The Tokyo National MuseumPhoto by Pedro Layant on flickr

This is Japan's oldest national museum and houses the largest collection of art in Japan, and the world, with over 110,000 objects such as art works, archeological finds, books, photographs etc. and of those artifacts, 87 Japanese National Treasures and 610 important cultural properties. Here you will find various special exhibitions being held at the same time, as well as events, lectures and symposiums from washi (Japanese paper) to Zen art. In short, there is bound to be something to catch or stir your interest. Conveniently located within the sprawling Ueno Park, this museum houses two restaurants, a coffee shop, and a souvenir shop where you can get a unique take-home gift with a touch of culture and history.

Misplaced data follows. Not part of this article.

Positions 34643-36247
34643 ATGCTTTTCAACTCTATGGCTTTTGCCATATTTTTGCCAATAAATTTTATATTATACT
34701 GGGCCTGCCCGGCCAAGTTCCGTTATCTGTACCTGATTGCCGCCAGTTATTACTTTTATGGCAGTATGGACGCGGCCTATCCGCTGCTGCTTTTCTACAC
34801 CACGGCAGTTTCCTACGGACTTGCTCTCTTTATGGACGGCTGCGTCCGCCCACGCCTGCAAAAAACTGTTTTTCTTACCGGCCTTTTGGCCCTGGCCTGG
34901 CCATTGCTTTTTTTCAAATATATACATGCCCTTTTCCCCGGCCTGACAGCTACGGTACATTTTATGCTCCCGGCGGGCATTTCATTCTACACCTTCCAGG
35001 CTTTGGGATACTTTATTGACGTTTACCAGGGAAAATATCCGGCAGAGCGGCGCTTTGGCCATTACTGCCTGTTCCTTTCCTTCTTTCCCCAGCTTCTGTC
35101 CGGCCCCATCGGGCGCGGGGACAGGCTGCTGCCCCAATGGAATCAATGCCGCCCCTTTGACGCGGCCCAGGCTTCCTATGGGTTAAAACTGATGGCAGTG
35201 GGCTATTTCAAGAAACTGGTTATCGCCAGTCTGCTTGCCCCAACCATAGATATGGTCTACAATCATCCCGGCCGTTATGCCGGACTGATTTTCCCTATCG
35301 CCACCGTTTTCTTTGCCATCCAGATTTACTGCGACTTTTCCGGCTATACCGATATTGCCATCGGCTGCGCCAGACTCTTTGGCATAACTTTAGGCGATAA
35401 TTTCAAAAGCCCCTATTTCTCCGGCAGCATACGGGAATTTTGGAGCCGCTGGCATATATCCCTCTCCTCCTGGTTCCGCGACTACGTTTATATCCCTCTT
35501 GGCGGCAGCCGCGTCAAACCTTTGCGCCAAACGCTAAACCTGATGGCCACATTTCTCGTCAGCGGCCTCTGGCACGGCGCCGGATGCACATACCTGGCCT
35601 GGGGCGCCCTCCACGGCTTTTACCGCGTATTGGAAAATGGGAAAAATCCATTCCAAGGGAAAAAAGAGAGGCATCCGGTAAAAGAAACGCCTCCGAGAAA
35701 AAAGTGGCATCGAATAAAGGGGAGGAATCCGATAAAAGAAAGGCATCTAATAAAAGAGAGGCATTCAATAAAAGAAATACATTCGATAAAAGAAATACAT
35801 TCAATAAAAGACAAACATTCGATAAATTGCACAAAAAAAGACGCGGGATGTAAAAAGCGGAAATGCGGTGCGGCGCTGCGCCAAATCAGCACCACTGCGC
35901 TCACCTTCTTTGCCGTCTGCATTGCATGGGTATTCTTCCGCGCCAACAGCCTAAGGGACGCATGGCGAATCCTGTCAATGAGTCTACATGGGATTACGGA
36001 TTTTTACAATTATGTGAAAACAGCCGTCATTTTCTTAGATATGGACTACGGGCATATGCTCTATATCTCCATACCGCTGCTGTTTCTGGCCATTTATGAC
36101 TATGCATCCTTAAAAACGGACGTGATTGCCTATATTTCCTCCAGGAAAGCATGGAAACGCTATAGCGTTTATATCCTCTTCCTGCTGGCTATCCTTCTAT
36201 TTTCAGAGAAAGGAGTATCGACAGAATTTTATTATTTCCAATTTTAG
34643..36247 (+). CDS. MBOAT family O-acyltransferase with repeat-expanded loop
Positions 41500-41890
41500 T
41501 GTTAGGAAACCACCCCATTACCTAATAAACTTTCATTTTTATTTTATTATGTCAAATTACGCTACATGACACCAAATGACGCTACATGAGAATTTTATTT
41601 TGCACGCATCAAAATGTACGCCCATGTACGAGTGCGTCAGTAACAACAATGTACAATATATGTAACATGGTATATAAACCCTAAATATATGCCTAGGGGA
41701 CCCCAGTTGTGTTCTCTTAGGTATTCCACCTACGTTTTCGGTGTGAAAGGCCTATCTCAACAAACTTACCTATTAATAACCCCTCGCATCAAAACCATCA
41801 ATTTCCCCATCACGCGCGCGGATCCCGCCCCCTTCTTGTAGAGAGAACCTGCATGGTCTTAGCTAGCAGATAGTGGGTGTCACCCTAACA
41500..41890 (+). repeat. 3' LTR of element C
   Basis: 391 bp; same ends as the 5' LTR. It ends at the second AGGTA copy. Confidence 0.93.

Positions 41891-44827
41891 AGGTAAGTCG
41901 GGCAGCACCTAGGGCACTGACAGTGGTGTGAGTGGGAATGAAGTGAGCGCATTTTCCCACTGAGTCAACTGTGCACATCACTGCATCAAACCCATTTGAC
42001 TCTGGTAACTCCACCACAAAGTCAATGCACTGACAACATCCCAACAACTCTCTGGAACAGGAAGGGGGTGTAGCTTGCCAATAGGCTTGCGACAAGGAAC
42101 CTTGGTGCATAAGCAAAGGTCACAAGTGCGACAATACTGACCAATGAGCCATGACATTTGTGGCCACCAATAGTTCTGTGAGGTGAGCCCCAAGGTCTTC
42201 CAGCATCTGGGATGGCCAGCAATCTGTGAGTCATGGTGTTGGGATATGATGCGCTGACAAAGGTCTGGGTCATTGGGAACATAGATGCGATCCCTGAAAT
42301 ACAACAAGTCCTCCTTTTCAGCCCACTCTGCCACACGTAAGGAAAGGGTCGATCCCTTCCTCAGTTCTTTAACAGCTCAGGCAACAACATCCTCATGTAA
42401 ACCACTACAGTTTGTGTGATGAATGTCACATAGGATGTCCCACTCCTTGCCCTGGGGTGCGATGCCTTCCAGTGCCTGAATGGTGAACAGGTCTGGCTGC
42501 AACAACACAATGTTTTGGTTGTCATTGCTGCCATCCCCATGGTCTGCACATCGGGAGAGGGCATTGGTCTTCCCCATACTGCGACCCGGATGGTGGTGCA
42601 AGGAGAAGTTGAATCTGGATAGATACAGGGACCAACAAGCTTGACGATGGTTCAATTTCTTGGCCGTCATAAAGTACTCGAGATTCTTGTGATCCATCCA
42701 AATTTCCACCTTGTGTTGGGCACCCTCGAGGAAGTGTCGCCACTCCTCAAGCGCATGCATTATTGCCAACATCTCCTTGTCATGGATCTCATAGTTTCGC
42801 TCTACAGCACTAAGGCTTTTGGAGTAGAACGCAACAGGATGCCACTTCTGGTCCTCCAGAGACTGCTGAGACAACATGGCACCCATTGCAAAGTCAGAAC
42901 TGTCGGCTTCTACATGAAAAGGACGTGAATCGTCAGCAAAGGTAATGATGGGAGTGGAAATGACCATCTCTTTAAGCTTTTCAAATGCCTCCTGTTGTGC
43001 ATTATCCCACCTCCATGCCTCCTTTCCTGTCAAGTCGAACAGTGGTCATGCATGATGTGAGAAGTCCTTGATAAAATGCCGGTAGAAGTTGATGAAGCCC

Admission charge: Yes

The National Museum of Nature and Science

The National Museum of Nature and Science 1 The National Museum of Nature and Science 2Photo by

Also located in Ueno Park, this museum is sure to fascinate the kids with displays of the indigenous creatures of the Japanese islands, including dinosaur skeletons, giant bugs and also educate on the tools, instruments and techniques used by the Japanese to observe nature around them. There is also a permanent exhibit on how the first inhabitants of the Japanese islands settled and lived with their surrounding nature. The museum exhibits lead up to modern times and expound modern discoveries. If all that walking around the various exhibition halls starts to take its toll, there are large-screen video presentations on the science of the earth. The museum also has an exploration area playground for families with children from 4 to 6 years of age. A great place for a day of family edutainment!

Admission charge: Yes